Prairie Profiles: ‘A special community’
Published 7:52 pm Monday, January 28, 2019
A-Bantams head coach has had a long history of hockey
For his entire life, hockey has been a major part of Mike Carlson’s life.
Email newsletter signup
Born in St. Paul and moving to northern Kentucky at a young age, Carlson played high school and club hockey in Cincinnati. He then played one year of low level club hockey in college before taking a few years away from the sport.
Starting in 1990, Carlson came back as a coach for a couple years in the Cincinnati area, until August 1999, when he took a job in Albert Lea as the superintendent at Green Lea Golf Course. Within a few short weeks of working at the course, Carlson met legendary Albert Lea hockey coach Roy Nystrom.
“I met Roy, the previous coach, who had been here for eons, at the golf course right away,” Carlson said. “I told him I coached hockey and this and that, and he said, ‘Oh, you’ll work with me then,’ and that was it. So for three seasons I worked with him, and then I took over the A-Bantams program.”
Since 2002, Carlson has remained on as the head coach of the A-Bantams and has no plans to step down any time soon. He credits the children he coaches as the reason he keeps coming back year after year. He said the players are at an age where it really feels like he’s making an impact on the their lives.
Carlson said the special community that Albert Lea has revolving around hockey is something he has never been a part of before.
“We really have a special hockey community here,” he said. “I’ve gotten to know a lot of people in the hockey community through the entire southern tier of Minnesota, and Albert Lea is highly respected. We always put a good product on the ice — we have our ebbs and flows — but for the most part we always put a really good product out there. It’s a real pleasure to be a part of that.”
The constant productivity of the hockey program is made even more impressive when coupled with the fact that it has to compete for athletes with the wrestling team, which is also a top program in the state.
With nearly 30 years of coaching experience under his belt, Carlson said the biggest difference in the game from when he started to now is the parent interaction. He said he’s lucky to not encounter many negative parent interactions in Albert Lea, but he sees it almost everywhere else he goes. Carlson said he has seen coaches come and go over the years, solely because of the overwhelming criticism they’ve received from parents.
Despite having a positive relationship with many of his players’ parents, the job still comes with a couple difficulties. Carlson said one of the most difficult aspects for him is trying to make sure all of his players are having fun.
“You can win a lot of games, but if the kids aren’t having a lot of fun it’s not worth it,” he said. “We just want to make sure the kids are having fun. At the end of the year, we want it to be an enjoyable experience. You like to hear back from them when they’re in college or even after that saying, ‘Gosh, my bantam years were the best years I had.’ That’s the greatest thing you can hear.”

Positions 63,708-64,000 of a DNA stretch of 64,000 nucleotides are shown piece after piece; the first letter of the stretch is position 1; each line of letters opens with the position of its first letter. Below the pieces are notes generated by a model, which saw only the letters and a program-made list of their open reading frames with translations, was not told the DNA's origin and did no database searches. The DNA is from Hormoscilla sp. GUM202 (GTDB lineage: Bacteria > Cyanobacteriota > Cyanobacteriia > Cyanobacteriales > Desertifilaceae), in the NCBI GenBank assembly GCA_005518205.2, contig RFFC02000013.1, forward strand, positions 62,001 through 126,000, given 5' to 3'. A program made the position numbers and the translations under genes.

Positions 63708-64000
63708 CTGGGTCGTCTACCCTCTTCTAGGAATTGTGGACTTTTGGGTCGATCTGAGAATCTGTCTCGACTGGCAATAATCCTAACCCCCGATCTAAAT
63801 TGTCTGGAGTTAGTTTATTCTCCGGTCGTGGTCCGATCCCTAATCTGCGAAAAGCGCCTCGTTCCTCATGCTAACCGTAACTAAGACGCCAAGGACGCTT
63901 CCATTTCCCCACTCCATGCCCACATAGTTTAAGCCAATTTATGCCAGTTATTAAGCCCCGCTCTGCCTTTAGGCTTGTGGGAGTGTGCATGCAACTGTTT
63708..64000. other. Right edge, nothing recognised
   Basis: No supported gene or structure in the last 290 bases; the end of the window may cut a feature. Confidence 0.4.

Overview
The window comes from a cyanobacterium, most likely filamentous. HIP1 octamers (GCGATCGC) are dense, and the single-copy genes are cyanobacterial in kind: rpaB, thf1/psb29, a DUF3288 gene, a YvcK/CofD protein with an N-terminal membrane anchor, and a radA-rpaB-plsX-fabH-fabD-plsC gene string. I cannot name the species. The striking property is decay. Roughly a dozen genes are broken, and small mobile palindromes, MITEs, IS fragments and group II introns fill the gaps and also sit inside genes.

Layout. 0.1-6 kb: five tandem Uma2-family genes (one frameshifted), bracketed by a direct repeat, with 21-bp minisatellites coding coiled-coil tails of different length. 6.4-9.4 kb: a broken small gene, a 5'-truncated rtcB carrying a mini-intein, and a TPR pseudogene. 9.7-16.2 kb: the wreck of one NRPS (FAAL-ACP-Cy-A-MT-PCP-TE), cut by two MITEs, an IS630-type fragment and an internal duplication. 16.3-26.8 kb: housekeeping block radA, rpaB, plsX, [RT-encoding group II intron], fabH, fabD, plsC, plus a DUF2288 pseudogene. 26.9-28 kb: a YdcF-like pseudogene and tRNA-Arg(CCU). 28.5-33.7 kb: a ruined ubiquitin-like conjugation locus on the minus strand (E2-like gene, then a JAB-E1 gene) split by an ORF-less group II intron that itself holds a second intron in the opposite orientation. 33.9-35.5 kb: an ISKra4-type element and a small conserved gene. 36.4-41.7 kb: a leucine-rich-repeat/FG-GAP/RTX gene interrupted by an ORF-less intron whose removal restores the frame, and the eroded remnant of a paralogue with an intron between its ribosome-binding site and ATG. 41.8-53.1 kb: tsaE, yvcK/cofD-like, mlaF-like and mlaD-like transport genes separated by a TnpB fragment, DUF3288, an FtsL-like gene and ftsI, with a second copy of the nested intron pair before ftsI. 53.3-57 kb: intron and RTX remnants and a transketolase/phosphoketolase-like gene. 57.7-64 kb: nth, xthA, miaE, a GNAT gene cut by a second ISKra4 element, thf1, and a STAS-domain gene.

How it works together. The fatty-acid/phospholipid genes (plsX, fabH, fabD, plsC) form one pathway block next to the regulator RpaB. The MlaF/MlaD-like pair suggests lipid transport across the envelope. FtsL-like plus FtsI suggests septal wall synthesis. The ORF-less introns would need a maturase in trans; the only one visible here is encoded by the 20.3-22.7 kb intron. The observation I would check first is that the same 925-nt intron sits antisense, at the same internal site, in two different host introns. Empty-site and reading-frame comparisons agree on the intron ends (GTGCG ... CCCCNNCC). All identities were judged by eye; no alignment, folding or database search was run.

On the flipside, Carlson said there are many positive parts of the job that far outnumber the pains of coaching. He said the relationships he has developed with both Nystrom and current head boys’ coach Jason Fornwald have been one of the best things to come out of his coaching career. Coaching with Nystrom was a life-changing experience, according to Carlson.
Also, the ability to watch as the players he once coached grow into varsity players, and some beyond, is one of his favorite aspects.
“Going to the high school games is always fun,” Carlson said. “Watching the kids and seeing them develop into great players. The leave my program, but they’re still right there. I can talk to them before and after games and still drop some hockey on them. That’s by far the best — it makes it fun.”
Some of his favorite years of coaching were when he had the opportunity to coach his two sons in the program and when his daughter was a manager for one of the girls’ teams.
“We’re a hockey family for sure,” Carlson said.
When he isn’t coaching hockey, Carlson spends a lot of his time working at the golf course. Sometimes with the busy season starting as early as March and finishing as late as November, his work schedule syncs nearly perfectly with his coaching schedule. He said a lot of coaches can’t get as much ice time in the winter because their job prevents it, but as a golf course superintendent, he can focus almost solely on hockey in the winter.
“Hockey people are a special community,” Carlson said. “When you get hockey people together, there’s a certain respect there. Hockey is kind of known as a fighter’s sport, but I don’t think people outside the sport realize the respect that the players have for their opponent after the game. That’s the great thing about hockey.”
Address: Albert Lea
Livelihood: superintendent at Green Lea Golf Course
Family: wife, Cheryl; daughter, Barbara; sons Eric and Matthew
Interesting fact: Carlson is an avid mushroom hunter and eater. He said he probably eats mushrooms with his meals about 355 days a year